|Basic info||Taxonomic history||Classification||Relationships|
|Morphology||Ecology and taphonomy||External Literature Search||Age range and collections|
It was synonymized subjectively with Leidyosuchus acutidentatus by Lucas and Sullivan (1986); it was recombined as Borealosuchus wilsoni by Brochu (1997), Brochu (2000), Wu et al. (2001), Puértolas et al. (2011) and Bronzati et al. (2012).
|Year||Name and author|
|1959||Leidyosuchus wilsoni Mook p. 2 figs. 1-2|
|1960||Diplocynodon stuckeri Mook p. 2 fig. 1|
|1997||Borealosuchus wilsoni Brochu|
|2000||Borealosuchus wilsoni Brochu p. 181|
|2001||Borealosuchus wilsoni Wu et al. p. 1691|
|2011||Borealosuchus wilsoni Puértolas et al.|
|2012||Borealosuchus wilsoni Bronzati et al.|
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If no rank is listed, the taxon is considered an unranked clade in modern classifications. Ranks may be repeated or presented in the wrong order because authors working on different parts of the classification may disagree about how to rank taxa.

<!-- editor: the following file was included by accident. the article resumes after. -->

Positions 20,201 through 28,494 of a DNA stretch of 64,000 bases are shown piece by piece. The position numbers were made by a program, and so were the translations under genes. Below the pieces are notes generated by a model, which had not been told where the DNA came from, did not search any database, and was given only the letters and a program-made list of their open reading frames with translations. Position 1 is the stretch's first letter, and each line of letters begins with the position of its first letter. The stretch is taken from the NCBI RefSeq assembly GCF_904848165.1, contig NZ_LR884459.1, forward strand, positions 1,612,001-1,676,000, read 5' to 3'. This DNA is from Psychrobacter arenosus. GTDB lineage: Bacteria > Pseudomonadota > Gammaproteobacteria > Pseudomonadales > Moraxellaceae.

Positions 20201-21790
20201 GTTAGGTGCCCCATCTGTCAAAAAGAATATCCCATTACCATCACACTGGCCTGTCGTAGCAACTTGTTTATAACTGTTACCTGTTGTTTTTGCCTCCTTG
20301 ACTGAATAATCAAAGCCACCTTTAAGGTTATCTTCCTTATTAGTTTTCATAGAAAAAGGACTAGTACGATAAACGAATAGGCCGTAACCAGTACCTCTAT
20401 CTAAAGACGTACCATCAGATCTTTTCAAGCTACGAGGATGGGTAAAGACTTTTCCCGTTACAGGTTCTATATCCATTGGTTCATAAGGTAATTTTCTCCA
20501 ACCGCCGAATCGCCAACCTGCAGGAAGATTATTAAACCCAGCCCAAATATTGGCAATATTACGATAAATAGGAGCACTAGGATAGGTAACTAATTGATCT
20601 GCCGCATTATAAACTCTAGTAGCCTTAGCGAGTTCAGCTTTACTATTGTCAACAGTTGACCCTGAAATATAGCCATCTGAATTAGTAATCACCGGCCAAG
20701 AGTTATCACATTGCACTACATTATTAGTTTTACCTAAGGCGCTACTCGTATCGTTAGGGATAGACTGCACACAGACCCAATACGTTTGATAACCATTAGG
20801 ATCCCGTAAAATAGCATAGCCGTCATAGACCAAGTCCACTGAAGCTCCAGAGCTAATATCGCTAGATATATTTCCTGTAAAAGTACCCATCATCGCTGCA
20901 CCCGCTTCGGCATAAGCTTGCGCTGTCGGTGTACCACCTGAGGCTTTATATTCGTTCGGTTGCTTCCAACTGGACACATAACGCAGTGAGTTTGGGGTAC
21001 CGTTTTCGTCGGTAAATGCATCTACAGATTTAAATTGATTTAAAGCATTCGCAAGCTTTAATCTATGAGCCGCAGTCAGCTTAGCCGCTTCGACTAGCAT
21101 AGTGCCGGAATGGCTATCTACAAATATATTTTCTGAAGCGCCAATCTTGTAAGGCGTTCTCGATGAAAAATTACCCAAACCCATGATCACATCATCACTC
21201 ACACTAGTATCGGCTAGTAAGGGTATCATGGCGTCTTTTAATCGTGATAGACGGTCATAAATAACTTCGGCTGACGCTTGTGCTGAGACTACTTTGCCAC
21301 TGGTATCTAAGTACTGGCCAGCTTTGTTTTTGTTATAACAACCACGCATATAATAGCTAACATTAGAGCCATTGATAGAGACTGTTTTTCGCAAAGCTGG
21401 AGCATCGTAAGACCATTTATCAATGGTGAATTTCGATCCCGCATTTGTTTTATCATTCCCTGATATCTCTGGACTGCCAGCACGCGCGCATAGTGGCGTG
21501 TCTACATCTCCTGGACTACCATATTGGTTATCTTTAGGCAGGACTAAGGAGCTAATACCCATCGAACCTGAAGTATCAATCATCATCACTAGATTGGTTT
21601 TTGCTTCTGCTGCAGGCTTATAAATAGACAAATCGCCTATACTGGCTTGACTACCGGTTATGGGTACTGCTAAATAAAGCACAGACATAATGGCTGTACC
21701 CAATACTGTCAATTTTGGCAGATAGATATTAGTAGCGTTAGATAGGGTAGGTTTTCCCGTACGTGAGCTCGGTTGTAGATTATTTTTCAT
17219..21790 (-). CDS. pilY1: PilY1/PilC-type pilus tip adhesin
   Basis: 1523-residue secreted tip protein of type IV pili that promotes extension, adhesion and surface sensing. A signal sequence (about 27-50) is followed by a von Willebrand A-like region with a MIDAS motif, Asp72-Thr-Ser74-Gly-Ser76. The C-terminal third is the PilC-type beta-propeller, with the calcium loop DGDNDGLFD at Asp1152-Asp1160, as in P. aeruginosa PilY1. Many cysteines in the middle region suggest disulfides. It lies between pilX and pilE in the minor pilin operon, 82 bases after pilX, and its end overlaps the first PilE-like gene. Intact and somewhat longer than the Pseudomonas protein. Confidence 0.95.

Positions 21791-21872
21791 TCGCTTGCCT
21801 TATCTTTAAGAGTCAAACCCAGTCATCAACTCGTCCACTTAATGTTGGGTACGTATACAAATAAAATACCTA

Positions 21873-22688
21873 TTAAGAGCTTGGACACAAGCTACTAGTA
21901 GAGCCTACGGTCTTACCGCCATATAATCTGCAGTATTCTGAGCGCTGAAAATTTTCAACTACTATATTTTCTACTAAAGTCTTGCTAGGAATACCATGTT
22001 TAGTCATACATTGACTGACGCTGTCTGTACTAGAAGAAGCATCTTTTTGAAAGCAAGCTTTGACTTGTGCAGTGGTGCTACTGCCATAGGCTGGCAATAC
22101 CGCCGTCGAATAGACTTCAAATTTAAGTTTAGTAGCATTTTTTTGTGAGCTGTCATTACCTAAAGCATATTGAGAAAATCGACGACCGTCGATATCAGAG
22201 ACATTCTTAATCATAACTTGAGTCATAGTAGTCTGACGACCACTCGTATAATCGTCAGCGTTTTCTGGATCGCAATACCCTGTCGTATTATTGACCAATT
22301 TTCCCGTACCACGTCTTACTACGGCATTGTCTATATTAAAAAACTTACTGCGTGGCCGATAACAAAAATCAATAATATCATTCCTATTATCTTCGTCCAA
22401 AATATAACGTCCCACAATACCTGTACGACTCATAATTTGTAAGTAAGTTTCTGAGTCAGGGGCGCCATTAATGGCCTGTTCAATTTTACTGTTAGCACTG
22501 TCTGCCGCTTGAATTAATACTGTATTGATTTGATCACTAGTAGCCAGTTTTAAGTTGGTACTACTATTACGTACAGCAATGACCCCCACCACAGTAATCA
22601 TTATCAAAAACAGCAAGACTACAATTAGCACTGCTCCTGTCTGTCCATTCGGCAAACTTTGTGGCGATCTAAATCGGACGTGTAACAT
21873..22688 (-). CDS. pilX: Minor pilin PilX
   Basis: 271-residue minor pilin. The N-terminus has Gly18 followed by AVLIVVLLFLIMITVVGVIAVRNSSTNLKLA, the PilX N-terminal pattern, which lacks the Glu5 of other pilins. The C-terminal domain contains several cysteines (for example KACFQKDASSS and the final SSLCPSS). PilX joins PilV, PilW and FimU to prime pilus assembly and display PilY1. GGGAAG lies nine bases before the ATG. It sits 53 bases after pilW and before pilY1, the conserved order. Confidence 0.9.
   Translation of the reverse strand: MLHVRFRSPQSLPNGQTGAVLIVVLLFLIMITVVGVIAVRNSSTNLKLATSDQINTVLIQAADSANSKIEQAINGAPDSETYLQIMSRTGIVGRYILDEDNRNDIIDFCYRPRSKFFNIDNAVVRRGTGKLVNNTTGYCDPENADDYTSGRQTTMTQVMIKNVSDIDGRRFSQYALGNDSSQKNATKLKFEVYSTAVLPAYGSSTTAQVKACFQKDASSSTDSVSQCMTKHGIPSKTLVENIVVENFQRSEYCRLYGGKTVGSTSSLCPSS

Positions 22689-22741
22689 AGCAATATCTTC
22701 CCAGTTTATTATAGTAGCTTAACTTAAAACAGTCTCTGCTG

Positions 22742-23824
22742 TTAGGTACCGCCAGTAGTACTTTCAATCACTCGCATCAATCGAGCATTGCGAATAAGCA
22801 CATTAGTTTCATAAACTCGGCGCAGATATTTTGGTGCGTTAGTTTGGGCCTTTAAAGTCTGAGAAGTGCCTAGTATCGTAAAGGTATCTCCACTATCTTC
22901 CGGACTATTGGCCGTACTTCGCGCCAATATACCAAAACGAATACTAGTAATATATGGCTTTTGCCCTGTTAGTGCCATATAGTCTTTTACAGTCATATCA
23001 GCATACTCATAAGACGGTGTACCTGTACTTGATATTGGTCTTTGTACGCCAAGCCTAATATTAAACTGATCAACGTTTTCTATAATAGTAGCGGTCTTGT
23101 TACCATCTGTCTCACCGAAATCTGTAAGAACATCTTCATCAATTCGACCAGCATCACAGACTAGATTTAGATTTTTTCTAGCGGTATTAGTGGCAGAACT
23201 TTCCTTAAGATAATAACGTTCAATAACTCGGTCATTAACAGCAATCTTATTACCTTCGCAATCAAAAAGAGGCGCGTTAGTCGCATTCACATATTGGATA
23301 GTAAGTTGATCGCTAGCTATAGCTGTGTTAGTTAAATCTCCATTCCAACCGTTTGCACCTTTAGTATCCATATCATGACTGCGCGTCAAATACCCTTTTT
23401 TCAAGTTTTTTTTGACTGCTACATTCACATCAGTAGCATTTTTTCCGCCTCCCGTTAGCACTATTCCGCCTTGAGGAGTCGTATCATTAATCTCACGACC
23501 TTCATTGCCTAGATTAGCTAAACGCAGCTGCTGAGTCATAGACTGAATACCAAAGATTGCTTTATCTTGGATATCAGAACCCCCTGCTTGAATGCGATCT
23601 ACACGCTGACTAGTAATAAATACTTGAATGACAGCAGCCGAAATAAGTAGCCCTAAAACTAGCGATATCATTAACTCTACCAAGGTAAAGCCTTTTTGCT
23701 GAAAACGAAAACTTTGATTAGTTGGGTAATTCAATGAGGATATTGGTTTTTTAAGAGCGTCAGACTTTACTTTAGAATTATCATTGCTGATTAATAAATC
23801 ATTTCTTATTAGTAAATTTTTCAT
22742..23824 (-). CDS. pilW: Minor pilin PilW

|C. C. Mook 1959||The characters of the genus Leidyosuchus. The nasal bones do not enter the external narial aperture at the surface of the skull. The skull has been crushed from above but probably the major dimensions have not been altered greatly in this process. The surface is largely covered with a crystalline substance that in some places obscures the sutures between the bones. The anterior process of the frontal bone is broad. The posterior end of the external narial aperture is only very slightly anterior to the level of the premaxillary-maxillary notch. The notch is only moderately deep. The anterior processes of the palatine bones together are distinctly wedge-shaped. The palatine fenestrae were narrow anteriorly and broad posteriorly.|